woman in black

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Throughout the text Hill has used a variety of gothic features to have an effect on the readers equilibrium, by this i mean Hill creates deep uncertainty within each character
For example, as Kipps speaks with Mr Daily and is asked if he is going to attend the funeral, Kipps’ motive, in the positive, results in a negative response where Mr Daily says “You’ll be about the only one who is.” Daily pessimistically states that
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no one in the village will ever look upon the late Mrs Drablow. This maybe because of the unwillingness to listen for his ' Londoners superiority' will overlook the circumstance or Mr Daily wants to protect him from the ghastly woman in black.
Furthermore Kipps wants to find out more about the woman and the house, out of professional curiosity, the responses from Daily are short and without any real intent; one or two word answers with little detail. Even when Kipps tries to inject humour
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into the dialogue by asking ‘Come’, you’re not going to start telling me strange tales of lonely houses?’ the answer he receives is definite and negative.
Either way, the fear is evident for the reader to see and this continues later, as Kipps is with Keckwick, the pony and trap driver. He sees the fear exhibited in one more of the locals as he asks more about Mrs Drablow and Eel Marsh House.
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Something very strange and disconcerting happens to Kipps and he wants to discuss the matter with Keckwick, but Keckwick turns away and climbs “into the driving seat” of the trap. The fact that he looks straight ahead of himself, almost like the sol
ier’s thousand yard stare” in stressed victims, allows the reader to see that he fears something that maybe cannot be explained, something that is dangerous and malevolent, supernatural in its entirety and something that is best left alone.
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Each character responds in such a vague manner that the reader, by this point, is asking questions at the turn of every page. Hill is very successful in showing the fear of these extremely superstitious people who live in Crythin Gifford.
The use of time in the chapter follows gothic conventions of novels like Frankenstein where the framing narrative sets up a contrast between now: a ruined man, and the past where a young, whole, hearty man rushes towards a terrible fate.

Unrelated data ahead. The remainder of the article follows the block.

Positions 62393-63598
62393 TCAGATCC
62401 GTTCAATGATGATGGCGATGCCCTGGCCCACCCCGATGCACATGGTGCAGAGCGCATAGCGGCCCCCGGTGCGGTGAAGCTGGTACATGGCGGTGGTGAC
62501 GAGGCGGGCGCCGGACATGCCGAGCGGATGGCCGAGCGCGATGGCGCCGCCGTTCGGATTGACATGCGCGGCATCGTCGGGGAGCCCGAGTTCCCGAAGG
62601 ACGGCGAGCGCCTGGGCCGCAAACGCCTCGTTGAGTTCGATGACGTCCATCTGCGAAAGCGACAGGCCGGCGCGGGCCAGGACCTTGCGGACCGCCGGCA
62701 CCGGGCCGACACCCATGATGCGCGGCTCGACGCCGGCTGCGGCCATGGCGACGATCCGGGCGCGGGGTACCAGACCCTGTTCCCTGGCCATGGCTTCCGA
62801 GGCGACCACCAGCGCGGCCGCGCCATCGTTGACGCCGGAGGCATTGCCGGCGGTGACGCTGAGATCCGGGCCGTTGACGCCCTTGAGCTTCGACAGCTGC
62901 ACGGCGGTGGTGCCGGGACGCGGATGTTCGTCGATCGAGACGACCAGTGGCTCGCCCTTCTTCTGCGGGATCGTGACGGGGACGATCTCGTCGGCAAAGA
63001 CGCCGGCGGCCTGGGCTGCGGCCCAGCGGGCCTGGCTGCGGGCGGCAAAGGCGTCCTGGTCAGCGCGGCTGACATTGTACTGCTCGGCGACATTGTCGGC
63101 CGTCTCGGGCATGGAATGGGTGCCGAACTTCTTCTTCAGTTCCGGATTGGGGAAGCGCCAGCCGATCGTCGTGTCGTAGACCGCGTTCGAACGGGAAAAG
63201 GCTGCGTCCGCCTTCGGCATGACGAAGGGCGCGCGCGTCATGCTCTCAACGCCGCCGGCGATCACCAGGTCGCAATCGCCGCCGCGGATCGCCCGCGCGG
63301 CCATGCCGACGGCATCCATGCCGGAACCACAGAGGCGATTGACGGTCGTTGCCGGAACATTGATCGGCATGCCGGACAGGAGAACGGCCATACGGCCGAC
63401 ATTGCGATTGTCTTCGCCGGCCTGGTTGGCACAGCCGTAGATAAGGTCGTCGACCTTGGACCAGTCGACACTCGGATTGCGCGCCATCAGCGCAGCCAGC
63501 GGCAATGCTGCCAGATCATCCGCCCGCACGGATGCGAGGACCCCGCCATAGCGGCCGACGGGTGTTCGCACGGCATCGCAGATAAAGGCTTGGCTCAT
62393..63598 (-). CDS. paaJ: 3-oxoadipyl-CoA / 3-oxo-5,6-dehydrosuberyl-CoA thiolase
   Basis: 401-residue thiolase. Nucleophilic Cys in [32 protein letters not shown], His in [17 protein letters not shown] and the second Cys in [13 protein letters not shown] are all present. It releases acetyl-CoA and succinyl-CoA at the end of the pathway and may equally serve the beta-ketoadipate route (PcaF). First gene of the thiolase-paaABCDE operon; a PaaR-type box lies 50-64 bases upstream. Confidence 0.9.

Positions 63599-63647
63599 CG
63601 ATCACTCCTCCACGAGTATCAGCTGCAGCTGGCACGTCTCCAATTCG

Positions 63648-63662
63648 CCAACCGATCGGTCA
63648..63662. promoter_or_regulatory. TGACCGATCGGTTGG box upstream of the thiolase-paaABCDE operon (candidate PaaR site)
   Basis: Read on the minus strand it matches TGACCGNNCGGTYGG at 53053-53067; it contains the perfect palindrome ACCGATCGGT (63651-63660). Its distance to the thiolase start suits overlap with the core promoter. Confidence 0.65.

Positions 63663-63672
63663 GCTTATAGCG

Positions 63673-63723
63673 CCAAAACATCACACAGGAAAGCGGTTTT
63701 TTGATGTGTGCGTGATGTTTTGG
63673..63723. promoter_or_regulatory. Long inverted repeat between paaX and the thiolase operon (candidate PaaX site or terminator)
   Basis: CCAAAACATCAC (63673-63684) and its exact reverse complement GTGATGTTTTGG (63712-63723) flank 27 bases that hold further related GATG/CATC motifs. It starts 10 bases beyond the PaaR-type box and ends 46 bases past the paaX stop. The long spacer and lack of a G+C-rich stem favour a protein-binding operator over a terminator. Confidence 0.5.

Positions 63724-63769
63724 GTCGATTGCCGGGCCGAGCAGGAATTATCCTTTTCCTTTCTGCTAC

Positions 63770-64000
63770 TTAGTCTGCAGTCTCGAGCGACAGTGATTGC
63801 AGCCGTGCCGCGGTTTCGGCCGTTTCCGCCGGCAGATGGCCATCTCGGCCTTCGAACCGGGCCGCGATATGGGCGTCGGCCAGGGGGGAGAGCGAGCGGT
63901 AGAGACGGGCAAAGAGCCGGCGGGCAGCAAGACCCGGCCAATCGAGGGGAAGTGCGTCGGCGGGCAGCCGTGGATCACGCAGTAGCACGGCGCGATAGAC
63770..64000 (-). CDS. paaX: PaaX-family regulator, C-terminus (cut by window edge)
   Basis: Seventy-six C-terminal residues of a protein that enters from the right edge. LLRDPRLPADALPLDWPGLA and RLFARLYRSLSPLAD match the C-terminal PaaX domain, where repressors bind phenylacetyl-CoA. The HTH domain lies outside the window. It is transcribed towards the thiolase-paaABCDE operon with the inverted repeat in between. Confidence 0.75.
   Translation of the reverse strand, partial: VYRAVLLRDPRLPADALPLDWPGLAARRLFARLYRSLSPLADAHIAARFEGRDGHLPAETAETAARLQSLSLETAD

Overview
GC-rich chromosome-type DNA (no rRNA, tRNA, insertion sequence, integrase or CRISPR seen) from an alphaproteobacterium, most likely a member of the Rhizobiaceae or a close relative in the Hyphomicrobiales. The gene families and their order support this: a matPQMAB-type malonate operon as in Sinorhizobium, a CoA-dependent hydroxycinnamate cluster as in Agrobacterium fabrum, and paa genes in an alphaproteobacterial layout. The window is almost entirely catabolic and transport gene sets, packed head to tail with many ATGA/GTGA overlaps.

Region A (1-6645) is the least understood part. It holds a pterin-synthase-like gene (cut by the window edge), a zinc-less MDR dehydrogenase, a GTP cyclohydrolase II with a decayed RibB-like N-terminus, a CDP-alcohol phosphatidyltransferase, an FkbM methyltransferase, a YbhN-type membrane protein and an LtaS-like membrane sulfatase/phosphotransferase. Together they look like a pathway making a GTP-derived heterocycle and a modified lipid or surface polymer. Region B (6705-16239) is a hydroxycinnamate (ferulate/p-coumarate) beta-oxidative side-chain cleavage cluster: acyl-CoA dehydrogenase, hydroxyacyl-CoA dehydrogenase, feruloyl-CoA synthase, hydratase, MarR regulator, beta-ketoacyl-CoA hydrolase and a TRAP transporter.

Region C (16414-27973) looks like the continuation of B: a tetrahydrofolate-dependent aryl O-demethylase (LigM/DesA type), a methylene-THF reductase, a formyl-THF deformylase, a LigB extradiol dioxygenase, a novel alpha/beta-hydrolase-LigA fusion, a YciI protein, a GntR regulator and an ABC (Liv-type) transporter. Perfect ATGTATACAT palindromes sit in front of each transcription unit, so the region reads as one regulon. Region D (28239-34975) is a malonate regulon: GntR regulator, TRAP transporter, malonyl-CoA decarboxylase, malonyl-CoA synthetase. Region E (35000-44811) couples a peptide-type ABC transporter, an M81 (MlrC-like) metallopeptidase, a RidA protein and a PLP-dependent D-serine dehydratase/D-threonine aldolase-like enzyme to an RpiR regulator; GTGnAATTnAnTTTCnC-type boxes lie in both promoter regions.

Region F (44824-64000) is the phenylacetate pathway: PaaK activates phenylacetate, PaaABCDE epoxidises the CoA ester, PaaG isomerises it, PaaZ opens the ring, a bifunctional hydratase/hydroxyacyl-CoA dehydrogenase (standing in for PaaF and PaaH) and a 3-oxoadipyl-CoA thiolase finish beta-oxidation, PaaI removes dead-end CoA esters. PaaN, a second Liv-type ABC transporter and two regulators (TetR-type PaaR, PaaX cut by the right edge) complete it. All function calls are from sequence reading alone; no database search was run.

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Card 2

Front

Furthermore Kipps wants to find out more about the woman and the house, out of professional curiosity, the responses from Daily are short and without any real intent; one or two word answers with little detail. Even when Kipps tries to inject humour

Back

no one in the village will ever look upon the late Mrs Drablow. This maybe because of the unwillingness to listen for his ' Londoners superiority' will overlook the circumstance or Mr Daily wants to protect him from the ghastly woman in black.

Card 3

Front

Either way, the fear is evident for the reader to see and this continues later, as Kipps is with Keckwick, the pony and trap driver. He sees the fear exhibited in one more of the locals as he asks more about Mrs Drablow and Eel Marsh House.

Back

Preview of the back of card 3

Card 4

Front

ier’s thousand yard stare” in stressed victims, allows the reader to see that he fears something that maybe cannot be explained, something that is dangerous and malevolent, supernatural in its entirety and something that is best left alone.

Back

Preview of the back of card 4

Card 5

Front

The use of time in the chapter follows gothic conventions of novels like Frankenstein where the framing narrative sets up a contrast between now: a ruined man, and the past where a young, whole, hearty man rushes towards a terrible fate.

Back

Preview of the back of card 5

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